Imagine that you are traveling to another country for a work commitment. You leave your spouse and adult children in charge of your house, but when you get back you find that they have remodeled your office without your permission, invited a TV crew in, and made a spectacle of themselves in front of your neighbors. How would you react?

In last month’s post I wrote a defense of Fanny Price, the unlikely heroine of Mansfield Park, and promised that I would do a deep dive into one of the most confounding scenes in any of Austen’s novels (for a modern reader, at least). Today I would like to answer the question: why were Fanny Price and her cousin Edmund Bertram opposed to family and a few friends acting out a play in their own home? The answer requires an in depth understanding of the culture and times.

For starters, Fanny and her cousins, the Bertrams, are all members of the English gentry, a social class that had obligations and expectations we do not fully appreciate today. It wasn’t that the gentry thought plays were necessarily bad. In fact they attended plays regularly. But performing in a play was different. People who acted in plays had to work for a living. Their lives were not their own and working for others demonstrated that.

The gentry were different. Their role was to pay to watch the play, not to be in it themselves. This was especially true for the ladies, who were not supposed to be treated as commodities. Performing for money would be demeaning.

Secondly, for the play to be staged there had to be some construction done to the house itself, which the group decides to carry out without their father’s knowledge or consent. This is a family home, not an item for display. It’s a sign of the family’s status and their role as leaders of the community. Changing it into a venue for a play would be akin, today, to taking an historic site and making it the setting for a cheap reality show.

As odd as these viewpoints may seem to us today, they were entirely valid in Jane Austen’s time. The real wonder of it all is that Lady Bertram, the lady of the house, makes no effort to stop something that her husband would certainly disapprove. Her children insist that they will be discreet and everything will be carried out decently and in order. But Tom Bertram begins almost immediately to talk about bringing in half a dozen young men from the neighborhood to help out with the play, directly contradicting earlier plans to keep the whole thing private. It’s easy to see that this will not end well!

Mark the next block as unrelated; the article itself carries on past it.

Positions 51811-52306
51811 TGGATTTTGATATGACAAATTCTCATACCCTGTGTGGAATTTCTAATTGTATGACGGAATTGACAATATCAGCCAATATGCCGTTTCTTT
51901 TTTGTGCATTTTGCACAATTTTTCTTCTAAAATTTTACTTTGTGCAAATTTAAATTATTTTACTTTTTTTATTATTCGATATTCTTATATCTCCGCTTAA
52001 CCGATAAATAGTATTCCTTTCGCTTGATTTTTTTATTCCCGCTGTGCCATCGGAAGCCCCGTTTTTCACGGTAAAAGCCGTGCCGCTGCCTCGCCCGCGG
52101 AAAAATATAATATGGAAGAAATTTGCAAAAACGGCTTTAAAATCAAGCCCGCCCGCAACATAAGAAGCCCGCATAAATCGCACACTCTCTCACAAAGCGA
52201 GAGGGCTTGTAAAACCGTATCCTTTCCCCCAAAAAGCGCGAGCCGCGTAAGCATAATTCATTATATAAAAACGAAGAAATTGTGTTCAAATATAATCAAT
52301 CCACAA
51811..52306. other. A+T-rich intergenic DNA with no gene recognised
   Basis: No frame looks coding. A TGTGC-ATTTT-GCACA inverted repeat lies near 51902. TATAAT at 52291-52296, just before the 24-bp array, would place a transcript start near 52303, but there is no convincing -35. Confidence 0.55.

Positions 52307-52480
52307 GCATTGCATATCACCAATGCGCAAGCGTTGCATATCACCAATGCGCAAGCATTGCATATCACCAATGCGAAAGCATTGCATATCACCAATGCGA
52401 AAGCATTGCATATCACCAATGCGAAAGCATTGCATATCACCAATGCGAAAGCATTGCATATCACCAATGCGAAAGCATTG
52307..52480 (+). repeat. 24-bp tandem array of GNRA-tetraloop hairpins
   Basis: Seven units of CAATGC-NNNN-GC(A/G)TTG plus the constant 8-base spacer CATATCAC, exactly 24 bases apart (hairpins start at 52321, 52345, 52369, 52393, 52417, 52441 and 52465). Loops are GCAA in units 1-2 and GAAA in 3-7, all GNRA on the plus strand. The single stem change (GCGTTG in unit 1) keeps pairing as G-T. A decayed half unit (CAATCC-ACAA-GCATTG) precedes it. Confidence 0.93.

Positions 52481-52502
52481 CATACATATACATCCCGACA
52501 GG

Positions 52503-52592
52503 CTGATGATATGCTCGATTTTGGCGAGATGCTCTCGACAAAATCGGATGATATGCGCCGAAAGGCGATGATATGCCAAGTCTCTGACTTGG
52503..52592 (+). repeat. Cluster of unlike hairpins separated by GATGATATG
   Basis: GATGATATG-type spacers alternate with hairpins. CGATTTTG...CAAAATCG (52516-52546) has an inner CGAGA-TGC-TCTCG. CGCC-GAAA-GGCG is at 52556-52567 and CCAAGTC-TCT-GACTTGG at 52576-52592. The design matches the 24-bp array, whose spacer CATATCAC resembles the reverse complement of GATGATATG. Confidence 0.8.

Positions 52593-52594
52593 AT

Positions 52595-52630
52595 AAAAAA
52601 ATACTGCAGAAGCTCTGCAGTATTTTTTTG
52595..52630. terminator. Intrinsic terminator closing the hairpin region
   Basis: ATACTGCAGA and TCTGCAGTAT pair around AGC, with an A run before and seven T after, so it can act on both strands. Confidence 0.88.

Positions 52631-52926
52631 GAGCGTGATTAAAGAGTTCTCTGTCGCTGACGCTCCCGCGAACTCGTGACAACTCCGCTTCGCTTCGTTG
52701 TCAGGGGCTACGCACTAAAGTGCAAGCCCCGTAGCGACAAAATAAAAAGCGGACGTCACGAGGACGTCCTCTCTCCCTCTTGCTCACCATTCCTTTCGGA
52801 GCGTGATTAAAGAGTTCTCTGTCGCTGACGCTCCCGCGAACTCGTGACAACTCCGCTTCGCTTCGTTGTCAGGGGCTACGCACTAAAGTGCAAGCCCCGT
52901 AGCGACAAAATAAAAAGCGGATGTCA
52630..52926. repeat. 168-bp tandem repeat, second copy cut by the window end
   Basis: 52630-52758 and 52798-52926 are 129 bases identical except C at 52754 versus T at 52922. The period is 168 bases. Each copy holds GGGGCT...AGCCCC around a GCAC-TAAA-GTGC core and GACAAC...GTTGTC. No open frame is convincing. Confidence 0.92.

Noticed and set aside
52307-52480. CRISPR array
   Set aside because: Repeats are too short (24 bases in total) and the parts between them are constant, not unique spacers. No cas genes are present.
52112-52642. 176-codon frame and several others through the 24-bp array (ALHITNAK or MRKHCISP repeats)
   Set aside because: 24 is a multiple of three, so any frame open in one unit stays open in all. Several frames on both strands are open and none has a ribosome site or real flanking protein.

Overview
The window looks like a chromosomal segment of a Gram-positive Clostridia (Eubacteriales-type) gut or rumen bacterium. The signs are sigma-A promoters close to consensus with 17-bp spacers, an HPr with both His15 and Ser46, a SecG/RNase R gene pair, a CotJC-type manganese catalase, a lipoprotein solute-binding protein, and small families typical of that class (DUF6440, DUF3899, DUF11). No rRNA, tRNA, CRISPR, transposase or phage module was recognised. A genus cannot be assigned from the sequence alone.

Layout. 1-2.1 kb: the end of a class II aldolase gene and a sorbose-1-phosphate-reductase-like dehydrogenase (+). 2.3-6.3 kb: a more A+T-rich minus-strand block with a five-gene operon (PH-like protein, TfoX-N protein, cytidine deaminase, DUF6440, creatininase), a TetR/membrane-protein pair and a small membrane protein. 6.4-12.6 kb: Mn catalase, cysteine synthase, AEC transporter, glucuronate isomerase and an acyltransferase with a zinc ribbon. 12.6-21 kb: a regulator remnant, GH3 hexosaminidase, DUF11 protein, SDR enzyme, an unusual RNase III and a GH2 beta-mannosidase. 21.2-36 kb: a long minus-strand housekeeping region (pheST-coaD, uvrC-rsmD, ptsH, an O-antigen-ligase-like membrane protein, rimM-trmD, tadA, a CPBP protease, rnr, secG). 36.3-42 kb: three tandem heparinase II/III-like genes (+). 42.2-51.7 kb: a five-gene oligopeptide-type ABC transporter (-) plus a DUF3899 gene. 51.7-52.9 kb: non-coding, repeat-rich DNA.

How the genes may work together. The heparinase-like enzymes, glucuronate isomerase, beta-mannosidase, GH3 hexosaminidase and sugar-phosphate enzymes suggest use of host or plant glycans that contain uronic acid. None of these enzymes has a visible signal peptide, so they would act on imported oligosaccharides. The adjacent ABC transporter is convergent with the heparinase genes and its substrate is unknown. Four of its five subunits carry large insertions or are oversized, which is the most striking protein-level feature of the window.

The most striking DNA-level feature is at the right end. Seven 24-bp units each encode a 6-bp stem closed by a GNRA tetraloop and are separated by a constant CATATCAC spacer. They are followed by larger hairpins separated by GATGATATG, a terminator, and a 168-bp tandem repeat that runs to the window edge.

But the worst part of the whole idea is the play itself, as Fanny finds out for herself. Lover’s Vows was scandalous for its time, featuring illicit liaisons, secret love children, and just generally unseemly behavior. Even today we would probably think it suitable only for teens and up. And that’s not even taking into account the fact that several of the people acting in the play are on the verge of some fairly unseemly real-life behavior of their own.

Taking all this into consideration, imagine this:

A group of college kids is home on spring break. This is a mixed group, both young men and women, and they are at an age when hormones are raging. They haven’t been able to join their friends in Cancun for some reason so they’re all hanging out at one guy’s house, and with bad weather outside they’re getting a little bored. They decide to create their own reality TV show. They’ll write the script, cast characters, come up with costumes, and put cameras and microphones into the owner’s work-at-home office to record the performance. They might even let a few friends watch the whole thing live on the internet, because there’s nothing wrong with putting things on the internet, is there?

And the TV show they use as the basis for their production is the most recent season of a certain popular reality “dating” show, complete with girls vying for a guy’s attention, steamy hot tub scenes, and tons of sexual innuendoes. To make it even more interesting, the guy who will play the bachelor is rather openly hitting on the actress who will receive the final rose, even though the actress is engaged to someone else in real life.  And they will have to passionately kiss on camera! 

No wonder Fanny and Edmund are so opposed, though they have a hard time explaining why without sounding snobby. And no wonder Sir Thomas is so upset when he arrives home in the middle of the play itself. His arrival makes it clear that Fanny and Edmund were right all along. When the group hears that Sir Thomas has already come inside, that there is no chance of covering up what they are doing, “To the greater number it was a moment of absolute horror. . . . every other heart was sinking under some degree of self-condemnation or undefined alarm.”

So what do you think? Has any of this changed your view of Mansfield Park? I would love to hear your thoughts!

2 responses to “The Play’s The Thing”

  1. cindie snyder Avatar
    cindie snyder

    No I don’t think so. I really have to re-read it to give a proper opinion. I vaguely remember that scene. A good post!

    1. elaineowenauthor207097889 Avatar

      I’m glad you liked it, thank you!!! When I was writing this article I was surprised to go back to MP and realize just how many chapters in the book have to do with this issue.

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